Pokemon Sun and Moon full review

Pokémon is one of very few brands whose fan base spreads across generations. Sure, Pokémon is mainly aimed at kids, but it’s also aimed at those who grew up playing the likes of Pokémon Red, Blue or Yellow sat beneath a lamp in their front room (kids today won’t understand the struggle of non-backlit screens).

While this means that Pokémon trainers young and old can come together and discuss stories about their favourite Pokémon, it also means that developers Game Freak had a huge challenge on their hands - how do you make a game appealing to both kids and adults? While Pokémon X and Y showed huge improvements in terms of storyline and gameplay, it’s down to Pokémon Sun and Moon to take the baton and finish the race. Has Game Freak succeeded? Well…

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Pokémon Sun review: UK release date

Pokémon Sun & Moon release date (UK): 23 November 2016

Nintendo has confirmed the seventh generation in the series, Pokémon Sun and Moon, was to launch in the UK on 23 November as a 3DS exclusive, five days after it was released in the US. The game is now on-sale, and can be bought from a number of UK retailers like Amazon (£32) or GAME (£34.99). The two games - Pokemon Sun and Pokemon Moon - are essentially the same game, but have different Pokemon available in each. This means that to really catch 'em all, you'll have to buy both - or have a friend with the other version willing to help you out! 

Pokémon Sun review: Gameplay

Looking back at the early games, it’s fascinating to see how much Pokémon, as a brand and a game, had developed. Gone are the flat, 2D images of early games, with Pokémon battles in recent games being energetic, dramatic and most importantly, three-dimensional. Bringing 3D models into Pokémon gave it a new lease of life, and helped bring the Pokémon to life too. 3DS owners could take that one step further, and enable the enhanced 3D mode of the console to bring even more depth to the display.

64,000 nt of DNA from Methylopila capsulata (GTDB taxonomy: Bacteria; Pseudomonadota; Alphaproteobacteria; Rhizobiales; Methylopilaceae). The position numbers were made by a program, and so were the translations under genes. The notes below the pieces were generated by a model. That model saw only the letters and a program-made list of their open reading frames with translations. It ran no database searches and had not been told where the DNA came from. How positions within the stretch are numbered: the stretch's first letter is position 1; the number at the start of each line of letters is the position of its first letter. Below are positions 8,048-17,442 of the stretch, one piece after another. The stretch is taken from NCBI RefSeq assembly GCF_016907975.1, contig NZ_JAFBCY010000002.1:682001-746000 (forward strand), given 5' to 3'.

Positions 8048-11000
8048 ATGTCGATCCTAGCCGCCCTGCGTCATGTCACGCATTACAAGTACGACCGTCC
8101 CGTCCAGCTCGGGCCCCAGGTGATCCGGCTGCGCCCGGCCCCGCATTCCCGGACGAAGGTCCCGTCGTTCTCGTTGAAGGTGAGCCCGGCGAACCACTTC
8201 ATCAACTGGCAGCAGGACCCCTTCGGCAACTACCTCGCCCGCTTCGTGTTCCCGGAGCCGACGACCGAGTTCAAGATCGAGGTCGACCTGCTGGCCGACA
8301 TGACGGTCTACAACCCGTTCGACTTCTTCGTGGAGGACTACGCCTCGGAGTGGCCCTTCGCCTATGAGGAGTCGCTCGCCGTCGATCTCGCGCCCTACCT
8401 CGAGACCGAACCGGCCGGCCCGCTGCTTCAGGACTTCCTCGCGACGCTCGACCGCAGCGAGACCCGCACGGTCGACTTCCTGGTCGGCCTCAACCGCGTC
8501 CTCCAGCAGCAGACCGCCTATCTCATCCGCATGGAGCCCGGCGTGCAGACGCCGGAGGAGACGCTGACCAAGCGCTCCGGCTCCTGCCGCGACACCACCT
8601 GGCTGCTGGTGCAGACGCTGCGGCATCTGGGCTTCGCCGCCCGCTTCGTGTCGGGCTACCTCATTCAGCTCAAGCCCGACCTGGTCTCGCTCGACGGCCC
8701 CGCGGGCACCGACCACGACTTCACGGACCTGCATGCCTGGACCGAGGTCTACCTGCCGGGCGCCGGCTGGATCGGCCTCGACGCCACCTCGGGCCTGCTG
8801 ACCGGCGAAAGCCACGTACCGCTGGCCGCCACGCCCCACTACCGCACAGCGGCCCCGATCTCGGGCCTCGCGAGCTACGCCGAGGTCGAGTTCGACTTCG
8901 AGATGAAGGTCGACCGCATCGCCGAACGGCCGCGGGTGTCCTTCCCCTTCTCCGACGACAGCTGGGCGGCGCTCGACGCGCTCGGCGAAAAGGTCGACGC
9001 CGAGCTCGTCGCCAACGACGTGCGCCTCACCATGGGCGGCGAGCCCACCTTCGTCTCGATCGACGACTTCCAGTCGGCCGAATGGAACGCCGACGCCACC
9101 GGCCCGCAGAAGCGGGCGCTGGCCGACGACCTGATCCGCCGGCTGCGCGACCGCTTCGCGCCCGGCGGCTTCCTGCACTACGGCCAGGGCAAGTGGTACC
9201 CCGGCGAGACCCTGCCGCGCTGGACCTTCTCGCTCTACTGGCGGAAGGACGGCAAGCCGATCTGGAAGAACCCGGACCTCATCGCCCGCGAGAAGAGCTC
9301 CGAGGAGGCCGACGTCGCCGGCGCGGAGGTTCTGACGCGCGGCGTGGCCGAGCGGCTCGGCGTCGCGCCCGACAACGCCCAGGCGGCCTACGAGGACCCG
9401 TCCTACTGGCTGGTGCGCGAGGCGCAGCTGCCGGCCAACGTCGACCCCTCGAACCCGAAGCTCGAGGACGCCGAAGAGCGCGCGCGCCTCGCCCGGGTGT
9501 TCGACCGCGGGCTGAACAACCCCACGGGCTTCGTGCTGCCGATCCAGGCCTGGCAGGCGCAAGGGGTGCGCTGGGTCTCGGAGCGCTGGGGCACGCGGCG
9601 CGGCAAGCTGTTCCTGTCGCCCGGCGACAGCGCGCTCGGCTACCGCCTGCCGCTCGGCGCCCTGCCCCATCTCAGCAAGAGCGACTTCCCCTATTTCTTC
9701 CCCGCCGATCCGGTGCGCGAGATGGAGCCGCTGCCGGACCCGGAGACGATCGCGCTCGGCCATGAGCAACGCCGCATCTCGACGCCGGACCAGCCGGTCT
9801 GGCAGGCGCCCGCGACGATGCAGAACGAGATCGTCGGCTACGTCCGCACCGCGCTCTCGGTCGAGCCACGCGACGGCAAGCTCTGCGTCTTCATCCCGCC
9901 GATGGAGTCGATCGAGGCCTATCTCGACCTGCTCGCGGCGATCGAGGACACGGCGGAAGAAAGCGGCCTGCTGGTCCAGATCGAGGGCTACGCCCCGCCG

However, while 3D support was featured in Pokémon X and Y, Game Freak has decided to not offer any kind of 3D capabilities in Pokémon Sun and Moon.  We’re not quite sure why, but this is sure to disappoint those with a 3DS, especially the newer version with enhanced 3D viewing capabilities. Although with that being said, we find the enhanced 3D capabilities of the Nintendo 3DS somewhat gimmicky, and the lack of 3D shouldn’t make the game any less impressive - it’s just worth noting for those that do appreciate the functionality.

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Pokémon Sun review: Island Trials

Pokémon X and Y was praised for its fast paced nature and interesting storyline, and this is a theme that has continued on with Pokémon Sun and Moon. Gone are the days of sluggish, slow gameplay with extended periods wandering around in long grass battling Caterpies. Within the first hour of playing Pokémon Sun and Moon, you’re introduced to a plethora of Pokémon - both in battles and in the wild - and depending on your skill, you may have conquered your first Island Trial. The change in pace keeps users engaged, and the constant introduction of activities and side quests provides users with lots to do in Alola, even once the main storyline has been completed. Click here for more games news and reviews

Island Trials are new to the Alolan world of Pokémon Sun and Moon, and replace the hugely popular Gym mechanic of past Pokémon games. Why? In Alola, you must take on the trial captains dotted across the islands, each with their own trials. The trials usually involve a myriad of Pokémon battles, but can also involve observation and recognition skills (we were prompted at one challenge to identify the jingle of the Pokémon Centre, and more). Think of the Island Trials as being like the puzzle at the entrance of gyms in older Pokémon games, but much more intricate and well-developed. Each trial is unique and tests a different skill, and may also tie in with the ‘type’ of Pokémon that the trial captain prefers.